It seems that we have yet another addition to the growing list of rejected iPhone apps, with the latest rejection being a BitTorrent control App called Drivetrain.
In its rejection letter to the developer, Apple wrote:
…this category of applications is often used for the purpose of infringing third party rights. We have chosen to not publish this type of application to the App Store.”
It should be pointed out, however, that the app itself does not download or upload any data. Rather, the app allows users to remotely control and manage the BitTorrent client “Transmission”. On one hand, I can see where Apple is coming from. While there’s nothing inherently illegal about BitTorrent, what percentage of BitTorrent actually use the service for legal purposes?
Still, is it really up to Apple to make that judgment call? I mean, there are a large number of perfectly legal torrents floating around as well. And seeing as the app itself is used merely as a means to access the desktop app, why does Apple really care? In all honestly, it seems a bit ridiculous that Mac users can download 20GB worth of movie files a day via Transmission, but an iPhone app which allows those same users to manage the app from afar is frowned upon.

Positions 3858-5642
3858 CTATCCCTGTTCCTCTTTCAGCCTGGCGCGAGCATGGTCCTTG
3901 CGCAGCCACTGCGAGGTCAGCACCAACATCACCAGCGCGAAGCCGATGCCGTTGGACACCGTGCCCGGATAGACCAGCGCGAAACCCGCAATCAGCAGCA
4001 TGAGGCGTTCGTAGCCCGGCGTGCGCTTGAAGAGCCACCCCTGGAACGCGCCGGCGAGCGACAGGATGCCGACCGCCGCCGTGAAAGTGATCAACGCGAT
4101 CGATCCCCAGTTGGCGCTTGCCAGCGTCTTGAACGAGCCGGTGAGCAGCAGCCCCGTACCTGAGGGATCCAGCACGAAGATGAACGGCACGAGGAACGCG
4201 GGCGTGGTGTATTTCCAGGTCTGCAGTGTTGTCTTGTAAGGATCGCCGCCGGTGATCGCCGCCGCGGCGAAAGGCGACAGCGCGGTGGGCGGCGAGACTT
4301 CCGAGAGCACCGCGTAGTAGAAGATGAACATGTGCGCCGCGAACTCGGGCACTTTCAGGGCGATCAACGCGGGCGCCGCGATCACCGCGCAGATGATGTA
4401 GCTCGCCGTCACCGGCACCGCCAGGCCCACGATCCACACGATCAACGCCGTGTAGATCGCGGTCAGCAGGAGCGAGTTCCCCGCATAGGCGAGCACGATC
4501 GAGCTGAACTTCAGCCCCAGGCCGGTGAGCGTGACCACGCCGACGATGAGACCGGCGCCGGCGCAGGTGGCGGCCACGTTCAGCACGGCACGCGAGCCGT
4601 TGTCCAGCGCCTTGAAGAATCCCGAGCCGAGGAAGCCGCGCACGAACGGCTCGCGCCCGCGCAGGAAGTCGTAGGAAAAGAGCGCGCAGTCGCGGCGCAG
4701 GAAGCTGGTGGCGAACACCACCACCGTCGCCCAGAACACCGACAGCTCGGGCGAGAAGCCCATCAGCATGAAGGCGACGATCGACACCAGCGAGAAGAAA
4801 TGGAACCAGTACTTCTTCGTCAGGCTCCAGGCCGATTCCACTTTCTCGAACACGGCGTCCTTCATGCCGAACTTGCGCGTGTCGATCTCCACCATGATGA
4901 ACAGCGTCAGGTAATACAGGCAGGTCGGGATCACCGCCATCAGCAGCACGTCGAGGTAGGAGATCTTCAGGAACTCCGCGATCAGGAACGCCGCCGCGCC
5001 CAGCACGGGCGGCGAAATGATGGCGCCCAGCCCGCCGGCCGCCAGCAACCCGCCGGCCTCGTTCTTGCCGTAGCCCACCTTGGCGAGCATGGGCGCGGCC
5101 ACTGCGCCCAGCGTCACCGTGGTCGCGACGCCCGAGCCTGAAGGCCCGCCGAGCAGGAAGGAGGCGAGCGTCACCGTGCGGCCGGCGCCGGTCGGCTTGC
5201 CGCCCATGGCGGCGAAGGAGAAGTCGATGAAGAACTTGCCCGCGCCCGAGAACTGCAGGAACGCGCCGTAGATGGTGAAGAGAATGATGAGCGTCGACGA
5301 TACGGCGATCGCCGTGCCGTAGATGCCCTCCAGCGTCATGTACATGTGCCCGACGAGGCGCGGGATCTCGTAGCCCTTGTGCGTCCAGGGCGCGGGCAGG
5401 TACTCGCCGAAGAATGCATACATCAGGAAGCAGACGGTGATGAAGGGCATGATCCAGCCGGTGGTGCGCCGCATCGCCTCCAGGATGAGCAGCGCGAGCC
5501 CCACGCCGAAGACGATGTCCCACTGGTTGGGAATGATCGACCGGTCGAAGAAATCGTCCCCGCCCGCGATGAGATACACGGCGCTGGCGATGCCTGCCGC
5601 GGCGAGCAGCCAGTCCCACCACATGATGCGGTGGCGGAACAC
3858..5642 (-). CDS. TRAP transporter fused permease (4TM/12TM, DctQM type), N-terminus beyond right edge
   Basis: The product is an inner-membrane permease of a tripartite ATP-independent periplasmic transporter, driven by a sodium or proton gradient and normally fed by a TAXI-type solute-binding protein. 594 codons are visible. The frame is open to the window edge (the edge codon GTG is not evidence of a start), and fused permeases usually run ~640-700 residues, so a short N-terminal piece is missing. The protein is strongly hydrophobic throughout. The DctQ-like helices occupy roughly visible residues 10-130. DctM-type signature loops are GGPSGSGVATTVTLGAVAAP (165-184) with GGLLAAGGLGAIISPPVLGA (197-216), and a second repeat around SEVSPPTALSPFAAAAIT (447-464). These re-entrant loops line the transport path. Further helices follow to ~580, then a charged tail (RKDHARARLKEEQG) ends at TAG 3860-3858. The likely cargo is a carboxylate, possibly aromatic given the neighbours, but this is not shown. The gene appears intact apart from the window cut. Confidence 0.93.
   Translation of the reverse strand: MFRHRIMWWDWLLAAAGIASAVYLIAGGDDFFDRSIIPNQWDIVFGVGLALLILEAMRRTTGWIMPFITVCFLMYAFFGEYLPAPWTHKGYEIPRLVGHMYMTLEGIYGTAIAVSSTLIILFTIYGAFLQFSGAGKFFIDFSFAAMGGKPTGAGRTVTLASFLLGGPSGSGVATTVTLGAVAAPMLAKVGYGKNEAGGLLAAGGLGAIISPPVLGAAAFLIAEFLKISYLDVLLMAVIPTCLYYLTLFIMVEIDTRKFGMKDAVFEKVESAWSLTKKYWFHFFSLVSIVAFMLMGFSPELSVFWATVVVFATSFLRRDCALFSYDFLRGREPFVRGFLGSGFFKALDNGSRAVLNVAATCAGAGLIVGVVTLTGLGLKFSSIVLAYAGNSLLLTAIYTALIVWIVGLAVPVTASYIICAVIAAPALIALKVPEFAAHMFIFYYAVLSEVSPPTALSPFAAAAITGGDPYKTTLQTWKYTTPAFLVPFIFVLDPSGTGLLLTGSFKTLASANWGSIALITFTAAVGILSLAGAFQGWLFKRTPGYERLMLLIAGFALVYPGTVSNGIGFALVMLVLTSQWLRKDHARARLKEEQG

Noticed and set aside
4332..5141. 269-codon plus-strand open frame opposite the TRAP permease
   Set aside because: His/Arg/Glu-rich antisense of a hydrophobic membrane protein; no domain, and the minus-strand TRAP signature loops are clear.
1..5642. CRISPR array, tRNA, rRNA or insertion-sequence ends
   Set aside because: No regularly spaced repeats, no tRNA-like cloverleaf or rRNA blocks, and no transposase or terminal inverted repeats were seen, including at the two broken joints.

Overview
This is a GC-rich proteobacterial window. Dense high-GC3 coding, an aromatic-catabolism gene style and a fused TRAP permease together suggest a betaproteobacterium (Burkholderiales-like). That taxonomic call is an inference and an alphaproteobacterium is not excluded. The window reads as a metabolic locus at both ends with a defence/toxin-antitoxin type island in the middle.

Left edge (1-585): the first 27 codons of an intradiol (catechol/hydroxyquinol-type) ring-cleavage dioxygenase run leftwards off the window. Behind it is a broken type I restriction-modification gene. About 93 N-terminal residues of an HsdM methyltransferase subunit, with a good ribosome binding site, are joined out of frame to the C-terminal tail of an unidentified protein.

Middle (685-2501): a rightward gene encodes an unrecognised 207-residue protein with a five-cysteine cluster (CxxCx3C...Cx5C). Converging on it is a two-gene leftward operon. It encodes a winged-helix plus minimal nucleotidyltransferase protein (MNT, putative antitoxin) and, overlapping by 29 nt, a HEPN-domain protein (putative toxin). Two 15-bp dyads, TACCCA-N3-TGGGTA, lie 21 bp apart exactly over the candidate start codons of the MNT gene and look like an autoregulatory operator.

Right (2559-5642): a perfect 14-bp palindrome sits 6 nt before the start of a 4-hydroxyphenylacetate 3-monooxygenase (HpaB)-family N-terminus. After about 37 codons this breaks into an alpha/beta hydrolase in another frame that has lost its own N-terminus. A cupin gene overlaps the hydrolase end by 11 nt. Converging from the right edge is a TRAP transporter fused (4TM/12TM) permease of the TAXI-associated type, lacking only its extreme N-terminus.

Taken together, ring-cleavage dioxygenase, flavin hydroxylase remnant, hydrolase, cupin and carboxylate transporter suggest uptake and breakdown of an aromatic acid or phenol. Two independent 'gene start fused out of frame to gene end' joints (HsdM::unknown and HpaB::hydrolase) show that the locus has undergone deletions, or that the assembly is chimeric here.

It seems that almost every week now there’s a new controversy regarding Apple’s submission policies regarding the iTunes App Store, and it appears that Apple just can’t win. One week it’s criticized for being too lenient, and the next its criticized for being too draconian.
What do you guys think about Apple rejecting Drivetrain? Please chime-in in the comments below.